Lockheed Martin Corporation


First Flight of Cutting-Edge 'Electric' Aircraft Heralds Less Weight, Lower Cost for Lockheed Martin JSF

An F-16 equipped with a revolutionary "power by wire" flight-control subsystems package made its first flight on Oct. 24. The flight demonstrates a new generation of technologies destined to reduce takeoff weight, increase survivability and trim costs on the Lockheed Martin Joint Strike Fighter (JSF).

The J/IST (JSF Integrated Subsystems Technology) program is designed to reduce the risk of selected high-payoff technology candidates for the JSF program. The Advanced Fighter Technology Integration (AFTI) F-16 technology demonstration aircraft is being used to demonstrate one of the J/IST projects -- electric actuation, rather than the traditional hydraulic actuation, of flight control surfaces.

"Lockheed Martin and its partners are developing this technology for our production JSF," said Frank Cappuccio, vice president and program manager of the Lockheed Martin JSF. "Maturing the system now means we will only have to refine it in the program's follow-on Engineering and Manufacturing Development (EMD) phase."

Lockheed Martin embraced U.S. government studies that predicted electric flight-control actuators and integrated subsystems would reduce weight and cost while significantly enhancing survivability and supportability.

"We've reduced a technology risk early and improved the operational capability of our jet for future war-fighters," said Harry Blot, vice president and deputy program manager of the Lockheed Martin JSF. "The payoff is that we enter EMD with a more survivable strike fighter -- one with a 15-percent reduction in vulnerable area. It also makes our program more affordable."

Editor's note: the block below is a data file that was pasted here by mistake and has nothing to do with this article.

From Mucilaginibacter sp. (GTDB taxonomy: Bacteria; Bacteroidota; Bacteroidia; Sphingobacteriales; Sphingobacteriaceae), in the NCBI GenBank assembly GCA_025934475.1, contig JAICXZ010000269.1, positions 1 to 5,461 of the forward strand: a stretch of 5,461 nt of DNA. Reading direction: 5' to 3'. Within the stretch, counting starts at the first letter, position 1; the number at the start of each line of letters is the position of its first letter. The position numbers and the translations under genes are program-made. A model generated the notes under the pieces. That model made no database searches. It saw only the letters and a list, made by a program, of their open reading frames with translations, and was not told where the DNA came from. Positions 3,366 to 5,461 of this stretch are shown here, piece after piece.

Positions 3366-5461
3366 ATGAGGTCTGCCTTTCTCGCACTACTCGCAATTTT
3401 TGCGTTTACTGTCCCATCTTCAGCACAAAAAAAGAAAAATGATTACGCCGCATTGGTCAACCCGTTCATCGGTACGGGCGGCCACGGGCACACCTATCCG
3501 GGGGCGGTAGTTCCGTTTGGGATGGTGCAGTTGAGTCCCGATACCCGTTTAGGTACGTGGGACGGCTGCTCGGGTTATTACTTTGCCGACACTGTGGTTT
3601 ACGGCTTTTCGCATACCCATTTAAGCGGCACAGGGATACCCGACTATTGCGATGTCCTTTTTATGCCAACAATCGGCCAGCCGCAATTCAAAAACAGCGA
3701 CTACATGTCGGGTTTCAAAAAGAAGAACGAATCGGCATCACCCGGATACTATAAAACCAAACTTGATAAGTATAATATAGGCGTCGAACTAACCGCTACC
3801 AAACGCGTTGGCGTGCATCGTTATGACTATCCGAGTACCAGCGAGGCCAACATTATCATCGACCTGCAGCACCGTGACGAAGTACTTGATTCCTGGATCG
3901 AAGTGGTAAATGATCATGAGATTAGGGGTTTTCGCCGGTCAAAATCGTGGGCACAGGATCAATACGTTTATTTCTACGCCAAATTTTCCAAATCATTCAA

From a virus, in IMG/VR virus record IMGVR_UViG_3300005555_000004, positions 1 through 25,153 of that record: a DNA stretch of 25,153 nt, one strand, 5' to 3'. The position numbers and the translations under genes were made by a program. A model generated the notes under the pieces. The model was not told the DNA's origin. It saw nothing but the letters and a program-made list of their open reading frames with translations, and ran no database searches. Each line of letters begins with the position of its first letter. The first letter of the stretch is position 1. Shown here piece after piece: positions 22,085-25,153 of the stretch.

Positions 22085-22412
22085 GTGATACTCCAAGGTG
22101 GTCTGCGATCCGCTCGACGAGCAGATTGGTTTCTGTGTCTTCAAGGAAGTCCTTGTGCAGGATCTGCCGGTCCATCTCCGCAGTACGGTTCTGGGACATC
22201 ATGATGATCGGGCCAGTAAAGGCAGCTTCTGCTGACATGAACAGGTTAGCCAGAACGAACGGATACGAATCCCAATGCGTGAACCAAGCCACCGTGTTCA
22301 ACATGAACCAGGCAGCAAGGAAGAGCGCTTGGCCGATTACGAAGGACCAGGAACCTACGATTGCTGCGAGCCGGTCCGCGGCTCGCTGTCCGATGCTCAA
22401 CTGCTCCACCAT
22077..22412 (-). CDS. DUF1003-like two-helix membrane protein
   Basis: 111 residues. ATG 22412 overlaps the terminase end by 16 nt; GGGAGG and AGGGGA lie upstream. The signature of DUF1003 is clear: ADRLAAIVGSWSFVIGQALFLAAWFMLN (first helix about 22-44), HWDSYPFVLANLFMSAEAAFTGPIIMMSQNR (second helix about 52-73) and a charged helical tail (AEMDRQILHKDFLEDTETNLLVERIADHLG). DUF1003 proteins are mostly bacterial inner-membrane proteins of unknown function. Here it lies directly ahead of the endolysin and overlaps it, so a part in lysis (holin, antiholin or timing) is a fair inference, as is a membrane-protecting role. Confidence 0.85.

The successful first flight, at Lockheed Martin Aeronautics Company in Fort Worth, lasted about 70 minutes. The aircraft achieved an altitude of 30,000 feet and a maximum speed of 350 knots. During the flight, test pilot Steve Barter checked flying qualities, basic systems and the new electric actuation of all control surfaces. Subsequent flights will expand the flight envelope.

"This is clearly the way aircraft technology is headed," Cappuccio said. "We're excited about our JSF cutting that path into the future. Government studies show our mature J/IST solution can mean up to a 5-percent reduction in aircraft procurement costs, 13-percent lower life-cycle costs compared with current fighters and nearly a 6-percent decrease in gross takeoff weight."

Frank Kirkland, J/IST team lead at Lockheed Martin, described the flight as "one of the most significant" fighter risk-reduction and subsystem developments since the 1970s introduction of F-16 "fly-by-wire" technology.

"It was a real team success," Kirkland said. "We depended on the state-of-the-art technical achievements of our partners, who are truly world-class."

The team includes Parker Aerospace, Hamilton Sundstrand, Honeywell, Lucas Aerospace, Eagle-Picher and BAE SYSTEMS. J/IST advances have been in development at the Air Force Research Laboratories since the early 1980s.

Lockheed Martin produces the world's most advanced and successful fighter aircraft, including the F-22, F-117 and F-16. The company, in partnership with Northrop Grumman and BAE SYSTEMS, is in competition to build the JSF for the United States and Great Britain. Government selection of a single contractor for the EMD phase is set for 2001.

For information on Lockheed Martin Corporation , visit: http://www.lockheedmartin.com/.

For information on Lockheed Martin Aeronautics Company, visit: http://www.lmaeronautics.com/.

For information on the Joint Strike Fighter program, visit: http://www.jast.mil/.

Corresponding photo available at: http://www.lmaeronautics.com/Image_Gallery/pr_photos/index.html.

SOURCE: Lockheed Martin Aeronautics Company

Contact: John Kent of Lockheed Martin Aeronautics Company, 817-763-3980,
or john.r.kent@lmco.com

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